A friend of mine just had his interview at Google and got rejected because he couldn't give a solution to this question.

I have my own interview in a couple of days and can't seem to figure out a way to solve it.

Here's the question:

You are given a pattern, such as [a b a b]. You are also given a string, example "redblueredblue". I need to write a program that tells whether the string follows the given pattern or not.

A few examples:

Pattern: [a b b a] String: catdogdogcat returns 1

Pattern: [a b a b] String: redblueredblue returns 1

Pattern: [a b b a] String: redblueredblue returns 0

I thought of a few approaches, like getting the number of unique characters in the pattern and then finding that many unique substrings of the string then comparing with the pattern using a hashmap. However, that turns out to be a problem if the substring of a is a part of b.

It'd be really great if any of you could help me out with it. :)


Added Info: There can be any number of characters in the pattern (a-z). Two characters won't represent the same substring. Also, a character can't represent an empty string.

  • Are there any restrictions on the pattern? Is it just the combinations of symbols in any order? – Alexandru Barbarosie Nov 2 '14 at 18:34
  • 1
    Can any of the strings that match a particular letter in the pattern be empty? – templatetypedef Nov 2 '14 at 18:34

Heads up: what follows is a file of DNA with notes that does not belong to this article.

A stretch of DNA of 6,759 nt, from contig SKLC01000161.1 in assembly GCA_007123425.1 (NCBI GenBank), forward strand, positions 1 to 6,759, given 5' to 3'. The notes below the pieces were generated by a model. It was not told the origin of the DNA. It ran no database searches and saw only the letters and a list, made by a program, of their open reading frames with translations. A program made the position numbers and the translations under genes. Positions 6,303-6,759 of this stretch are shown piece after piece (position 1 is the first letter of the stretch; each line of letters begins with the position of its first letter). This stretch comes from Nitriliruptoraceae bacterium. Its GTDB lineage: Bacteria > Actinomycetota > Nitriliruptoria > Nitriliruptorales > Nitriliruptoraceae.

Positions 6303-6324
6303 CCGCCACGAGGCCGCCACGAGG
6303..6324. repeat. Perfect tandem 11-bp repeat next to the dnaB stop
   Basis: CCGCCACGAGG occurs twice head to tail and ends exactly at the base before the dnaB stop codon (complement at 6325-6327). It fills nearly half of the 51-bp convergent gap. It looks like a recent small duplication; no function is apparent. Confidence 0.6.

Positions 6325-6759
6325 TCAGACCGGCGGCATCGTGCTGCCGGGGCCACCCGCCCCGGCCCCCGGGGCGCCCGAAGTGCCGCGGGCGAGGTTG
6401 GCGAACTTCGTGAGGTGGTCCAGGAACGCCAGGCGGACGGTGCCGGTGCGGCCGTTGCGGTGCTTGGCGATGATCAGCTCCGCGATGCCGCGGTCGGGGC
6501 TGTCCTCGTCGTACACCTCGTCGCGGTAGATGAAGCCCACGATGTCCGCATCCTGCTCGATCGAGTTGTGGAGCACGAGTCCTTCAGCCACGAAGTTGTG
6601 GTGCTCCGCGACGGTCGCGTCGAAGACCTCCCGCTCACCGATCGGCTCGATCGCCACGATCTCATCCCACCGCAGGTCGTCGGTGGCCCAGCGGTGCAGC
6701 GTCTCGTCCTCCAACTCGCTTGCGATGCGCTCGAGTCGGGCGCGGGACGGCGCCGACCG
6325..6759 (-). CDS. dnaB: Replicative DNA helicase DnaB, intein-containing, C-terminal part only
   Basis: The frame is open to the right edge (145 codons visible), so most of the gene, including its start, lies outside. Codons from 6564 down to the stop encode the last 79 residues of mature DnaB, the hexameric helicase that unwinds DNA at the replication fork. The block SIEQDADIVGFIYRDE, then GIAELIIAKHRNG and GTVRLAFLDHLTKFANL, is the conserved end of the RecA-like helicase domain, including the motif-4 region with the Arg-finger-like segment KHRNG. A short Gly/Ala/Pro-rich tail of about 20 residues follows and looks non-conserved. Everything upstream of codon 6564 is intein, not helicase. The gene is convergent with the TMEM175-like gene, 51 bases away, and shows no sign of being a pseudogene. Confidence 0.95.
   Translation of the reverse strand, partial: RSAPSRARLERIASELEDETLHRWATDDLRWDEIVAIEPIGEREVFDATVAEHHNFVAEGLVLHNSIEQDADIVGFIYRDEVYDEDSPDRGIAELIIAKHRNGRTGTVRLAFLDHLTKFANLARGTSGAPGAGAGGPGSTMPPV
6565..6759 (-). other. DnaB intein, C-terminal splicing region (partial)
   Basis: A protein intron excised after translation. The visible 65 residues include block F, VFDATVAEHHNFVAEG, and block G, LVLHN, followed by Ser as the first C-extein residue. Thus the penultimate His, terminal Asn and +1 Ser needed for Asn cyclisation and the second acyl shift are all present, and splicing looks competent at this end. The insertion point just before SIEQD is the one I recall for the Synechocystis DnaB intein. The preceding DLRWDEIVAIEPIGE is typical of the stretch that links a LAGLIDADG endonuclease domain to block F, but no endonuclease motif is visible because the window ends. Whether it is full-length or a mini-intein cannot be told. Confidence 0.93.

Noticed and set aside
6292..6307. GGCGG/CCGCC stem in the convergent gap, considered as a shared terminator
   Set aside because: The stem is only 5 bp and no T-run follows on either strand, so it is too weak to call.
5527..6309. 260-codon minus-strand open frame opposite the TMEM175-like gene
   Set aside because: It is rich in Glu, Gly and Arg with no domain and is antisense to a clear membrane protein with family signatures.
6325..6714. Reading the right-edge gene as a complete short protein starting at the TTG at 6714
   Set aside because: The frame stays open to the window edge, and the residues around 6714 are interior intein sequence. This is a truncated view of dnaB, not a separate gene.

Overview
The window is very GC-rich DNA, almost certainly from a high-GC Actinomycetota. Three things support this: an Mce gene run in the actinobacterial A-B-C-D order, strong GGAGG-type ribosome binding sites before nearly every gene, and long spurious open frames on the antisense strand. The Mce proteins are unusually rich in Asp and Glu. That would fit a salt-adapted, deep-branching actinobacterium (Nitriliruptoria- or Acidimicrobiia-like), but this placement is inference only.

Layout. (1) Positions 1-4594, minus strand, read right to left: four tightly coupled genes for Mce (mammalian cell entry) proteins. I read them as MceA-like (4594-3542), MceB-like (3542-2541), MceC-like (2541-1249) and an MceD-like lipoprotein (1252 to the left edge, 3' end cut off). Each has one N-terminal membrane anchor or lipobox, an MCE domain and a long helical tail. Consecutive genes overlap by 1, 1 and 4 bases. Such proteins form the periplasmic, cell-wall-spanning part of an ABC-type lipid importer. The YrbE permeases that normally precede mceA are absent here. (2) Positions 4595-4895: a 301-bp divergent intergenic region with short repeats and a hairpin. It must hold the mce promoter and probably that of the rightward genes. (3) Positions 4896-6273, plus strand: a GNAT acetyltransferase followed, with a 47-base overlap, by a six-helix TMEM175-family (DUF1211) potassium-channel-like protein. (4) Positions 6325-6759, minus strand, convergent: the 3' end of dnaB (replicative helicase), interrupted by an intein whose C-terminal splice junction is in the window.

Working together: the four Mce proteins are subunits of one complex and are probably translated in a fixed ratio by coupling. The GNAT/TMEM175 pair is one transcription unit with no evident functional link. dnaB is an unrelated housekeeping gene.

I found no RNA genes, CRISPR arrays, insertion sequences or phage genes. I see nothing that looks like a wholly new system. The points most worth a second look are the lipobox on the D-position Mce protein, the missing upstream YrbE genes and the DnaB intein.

• Also, how many possible characters are in the pattern string? Is it always a and b, or can there be more characters? – templatetypedef Nov 2 '14 at 18:36
  • There can be any number of characters in the patters. Two characters won't represent the same substring. Also, a character can't represent an empty string. – SinnerShanky Nov 2 '14 at 18:40
  • 1
    There's a naive solution that works by enumerating all partitions of the string into substrings and checking that it matches the pattern string, but that might take time exponential in the length of the pattern string. I'm curious if there is a fundamentally faster approach, or if this is known to be NP-complete (or co-NP-complete?) – templatetypedef Nov 2 '14 at 20:00

14 Answers 14


Don't you just need to translate the pattern to a regexp using backreferences, i.e. something like this (Python 3 with the "re" module loaded):

>>> print(re.match('(.+)(.+)\\2\\1', 'catdogdogcat'))
<_sre.SRE_Match object; span=(0, 12), match='catdogdogcat'>

>>> print(re.match('(.+)(.+)\\1\\2', 'redblueredblue'))
<_sre.SRE_Match object; span=(0, 14), match='redblueredblue'>

>>> print(re.match('(.+)(.+)\\2\\1', 'redblueredblue'))

The regexp looks pretty trivial to generate. If you need to support more than 9 backrefs, you can use named groups - see the Python regexp docs.


The simplest solution that I can think of is to divide the given string into four parts and compare the individual parts. You don't know how long a or b is, but both as are of the same length as well as bs are. So the number of ways how to divide the given string is not very large.